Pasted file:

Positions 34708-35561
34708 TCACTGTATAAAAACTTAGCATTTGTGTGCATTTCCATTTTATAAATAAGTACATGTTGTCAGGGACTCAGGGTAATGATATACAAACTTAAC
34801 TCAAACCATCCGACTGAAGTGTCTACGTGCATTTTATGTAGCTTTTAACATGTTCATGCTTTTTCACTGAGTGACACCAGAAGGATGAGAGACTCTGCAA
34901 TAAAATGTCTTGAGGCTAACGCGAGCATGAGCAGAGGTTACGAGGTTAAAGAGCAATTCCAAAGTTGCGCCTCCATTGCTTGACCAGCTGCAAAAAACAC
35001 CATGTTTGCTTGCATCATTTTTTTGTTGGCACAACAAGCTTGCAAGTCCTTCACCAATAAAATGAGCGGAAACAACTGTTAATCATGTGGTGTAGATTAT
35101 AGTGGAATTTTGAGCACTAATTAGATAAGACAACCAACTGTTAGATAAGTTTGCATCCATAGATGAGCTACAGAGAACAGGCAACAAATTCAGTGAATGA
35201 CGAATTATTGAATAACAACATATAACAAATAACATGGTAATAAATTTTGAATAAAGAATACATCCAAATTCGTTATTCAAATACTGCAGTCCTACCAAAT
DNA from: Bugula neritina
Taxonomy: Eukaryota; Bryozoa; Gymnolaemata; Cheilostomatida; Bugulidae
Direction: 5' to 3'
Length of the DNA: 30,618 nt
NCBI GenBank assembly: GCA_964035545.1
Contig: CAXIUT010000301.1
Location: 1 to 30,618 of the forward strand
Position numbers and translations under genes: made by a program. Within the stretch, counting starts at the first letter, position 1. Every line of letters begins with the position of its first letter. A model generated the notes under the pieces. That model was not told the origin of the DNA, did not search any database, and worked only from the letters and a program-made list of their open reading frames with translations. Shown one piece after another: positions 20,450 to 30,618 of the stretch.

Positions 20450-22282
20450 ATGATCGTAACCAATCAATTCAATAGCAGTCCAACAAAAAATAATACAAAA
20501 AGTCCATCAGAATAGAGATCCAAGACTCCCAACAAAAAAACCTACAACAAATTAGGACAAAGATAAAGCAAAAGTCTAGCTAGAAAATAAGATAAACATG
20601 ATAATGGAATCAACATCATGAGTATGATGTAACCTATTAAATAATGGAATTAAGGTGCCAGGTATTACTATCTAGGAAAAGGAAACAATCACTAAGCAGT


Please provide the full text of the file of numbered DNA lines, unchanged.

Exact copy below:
Positions 34708-35561
34708 TCACTGTATAAAAACTTAGCATTTGTGTGCATTTCCATTTTATAAATAAGTACATGTTGTCAGGGACTCAGGGTAATGATATACAAACTTAAC
34801 TCAAACCATCCGACTGAAGTGTCTACGTGCATTTTATGTAGCTTTTAACATGTTCATGCTTTTTCACTGAGTGACACCAGAAGGATGAGAGACTCTGCAA
34901 TAAAATGTCTTGAGGCTAACGCGAGCATGAGCAGAGGTTACGAGGTTAAAGAGCAATTCCAAAGTTGCGCCTCCATTGCTTGACCAGCTGCAAAAAACAC
35001 CATGTTTGCTTGCATCATTTTTTTGTTGGCACAACAAGCTTGCAAGTCCTTCACCAATAAAATGAGCGGAAACAACTGTTAATCATGTGGTGTAGATTAT
35101 AGTGGAATTTTGAGCACTAATTAGATAAGACAACCAACTGTTAGATAAGTTTGCATCCATAGATGAGCTACAGAGAACAGGCAACAAATTCAGTGAATGA
35201 CGAATTATTGAATAACAACATATAACAAATAACATGGTAATAAATTTTGAATAAAGAATACATCCAAATTCGTTATTCAAATACTGCAGTCCTACCAAAT
DNA from: Bugula neritina
Taxonomy: Eukaryota; Bryozoa; Gymnolaemata; Cheilostomatida; Bugulidae
Direction: 5' to 3'
Length of the DNA: 30,618 nt
NCBI GenBank assembly: GCA_964035545.1
Contig: CAXIUT010000301.1
Location: 1 to 30,618 of the forward strand
Position numbers and translations under genes: made by a program. Within the stretch, counting starts at the first letter, position 1. Every line of letters begins with the position of its first letter. A model generated the notes under the pieces. That model was not told the origin of the DNA, did not search any database, and worked only from the letters and a program-made list of their open reading frames with translations. Shown one piece after another: positions 20,450 to 30,618 of the stretch.

Positions 20450-22282
20450 ATGATCGTAACCAATCAATTCAATAGCAGTCCAACAAAAAATAATACAAAA
20501 AGTCCATCAGAATAGAGATCCAAGACTCCCAACAAAAAAACCTACAACAAATTAGGACAAAGATAAAGCAAAAGTCTAGCTAGAAAATAAGATAAACATG
20601 ATAATGGAATCAACATCATGAGTATGATGTAACCTATTAAATAATGGAATTAAGGTGCCAGGTATTACTATCTAGGAAAAGGAAACAATCACTAAGCAGT